HARRISBURG, Pa. (KDKA) -- The state Legislature is holding hearings this week on how best to draw congressional district lines.
Public attention has increased on what has often been an extremely partisan act of map-drawing. After the census every decade, each state redraws its congressional districts to make them even in population.
But that has often led to some creative map-drawing designed to elect only members of one political party. This year, many groups are saying no to political gerrymandering.
In Harrisburg on Thursday, David Thornburgh, son of the late governor, told lawmakers that Pennsylvania needs a fair and transparent process to draw the state's districts unlike that used by Republicans 10 years ago.
"The districts that were drawn in 2011 were egregiously gerrymandered, and there was no public process or input," Thornburgh, president of the Committee of Seventy in Philadelphia, told KDKA political editor Jon Delano.
Remember the congressional map of 2011? It contained some of the craziest looking districts in the nation, including one stretching from the Ohio border to Johnstown.
It was so bad that the Pennsylvania Supreme Court imposed its own map that removed all the squiggly lines, uniting counties and municipalities that had been split.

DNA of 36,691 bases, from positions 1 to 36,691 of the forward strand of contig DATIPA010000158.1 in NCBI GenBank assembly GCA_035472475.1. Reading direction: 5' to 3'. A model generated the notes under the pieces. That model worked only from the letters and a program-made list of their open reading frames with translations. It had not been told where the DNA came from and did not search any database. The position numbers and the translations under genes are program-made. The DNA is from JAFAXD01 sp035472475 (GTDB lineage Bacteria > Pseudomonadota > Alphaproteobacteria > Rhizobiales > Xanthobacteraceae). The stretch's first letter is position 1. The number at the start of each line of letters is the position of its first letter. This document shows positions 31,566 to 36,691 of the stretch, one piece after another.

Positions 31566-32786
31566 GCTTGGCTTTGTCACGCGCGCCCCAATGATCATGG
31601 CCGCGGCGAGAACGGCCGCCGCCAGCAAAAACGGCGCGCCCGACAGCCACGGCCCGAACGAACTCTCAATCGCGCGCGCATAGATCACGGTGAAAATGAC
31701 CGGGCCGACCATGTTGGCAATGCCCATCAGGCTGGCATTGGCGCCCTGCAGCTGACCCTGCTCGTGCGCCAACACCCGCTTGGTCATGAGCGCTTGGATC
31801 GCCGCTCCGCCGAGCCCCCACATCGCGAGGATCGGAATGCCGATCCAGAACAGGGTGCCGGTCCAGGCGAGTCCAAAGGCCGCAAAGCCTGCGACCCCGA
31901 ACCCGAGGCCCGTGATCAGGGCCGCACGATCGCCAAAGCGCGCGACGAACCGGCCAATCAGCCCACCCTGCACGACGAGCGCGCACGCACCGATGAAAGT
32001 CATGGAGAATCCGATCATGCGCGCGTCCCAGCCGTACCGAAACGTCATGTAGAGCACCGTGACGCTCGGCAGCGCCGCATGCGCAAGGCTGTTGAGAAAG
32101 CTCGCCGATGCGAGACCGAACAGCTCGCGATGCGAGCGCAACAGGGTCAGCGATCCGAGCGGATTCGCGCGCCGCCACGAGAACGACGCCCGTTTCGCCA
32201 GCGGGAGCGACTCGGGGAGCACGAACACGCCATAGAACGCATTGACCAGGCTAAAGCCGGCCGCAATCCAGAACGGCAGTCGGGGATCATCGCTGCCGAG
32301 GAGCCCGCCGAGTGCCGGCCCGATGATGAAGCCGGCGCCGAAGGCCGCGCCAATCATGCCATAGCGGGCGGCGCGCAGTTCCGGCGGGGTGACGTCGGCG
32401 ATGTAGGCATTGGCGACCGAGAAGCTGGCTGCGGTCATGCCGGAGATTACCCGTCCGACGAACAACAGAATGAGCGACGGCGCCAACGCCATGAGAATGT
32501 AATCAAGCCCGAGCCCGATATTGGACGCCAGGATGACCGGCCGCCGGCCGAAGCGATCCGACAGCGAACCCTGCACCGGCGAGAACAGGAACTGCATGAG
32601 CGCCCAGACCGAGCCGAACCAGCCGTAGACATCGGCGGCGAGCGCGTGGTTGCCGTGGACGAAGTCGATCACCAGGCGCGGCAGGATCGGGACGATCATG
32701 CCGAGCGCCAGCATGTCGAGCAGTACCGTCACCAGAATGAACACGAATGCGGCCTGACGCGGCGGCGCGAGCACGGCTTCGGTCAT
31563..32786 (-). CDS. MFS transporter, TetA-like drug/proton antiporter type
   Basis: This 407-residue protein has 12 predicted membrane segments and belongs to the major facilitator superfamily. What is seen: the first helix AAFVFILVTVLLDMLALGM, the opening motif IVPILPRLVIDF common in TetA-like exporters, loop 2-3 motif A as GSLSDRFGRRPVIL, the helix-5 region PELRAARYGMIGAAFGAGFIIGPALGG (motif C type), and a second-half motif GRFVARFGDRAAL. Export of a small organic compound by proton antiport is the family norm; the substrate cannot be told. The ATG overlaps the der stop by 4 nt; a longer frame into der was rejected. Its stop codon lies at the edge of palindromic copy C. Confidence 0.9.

"I am hopeful, and that's the spirit in which I participate in these hearings today, that things will be different this time around," said Thornburgh.
"We have a situation in Pennsylvania right now where legislators basically get to choose their voters, rather than the voters getting to choose their legislators," Maureen Grosheider, president of the League of Women Voters of Greater Pittsburgh, said.
That's why the League of Women Voters created Fair Districts PA, a statewide group that advocates for compact districts that are drawn without looking at political party registration or incumbents.
"Transparency and participation by the public," said Pennsylvania Rep. Wendi Thomas, a Bucks County Republican.
This year, Republican lawmakers, who control the state Legislature, say they will be fair and transparent, adopting recommendations offered by Thomas in her bipartisan House Bill 22, including, she says, "Having a transparent process, having public meetings, allowing for public input, having a website where people can interact."
But expect a change this year. Pennsylvania loses one of its seats in the U.S. House of Representatives.
And with a Democratic governor with a veto pen, both parties will need to work together unless they want the Court to draw the lines for them.
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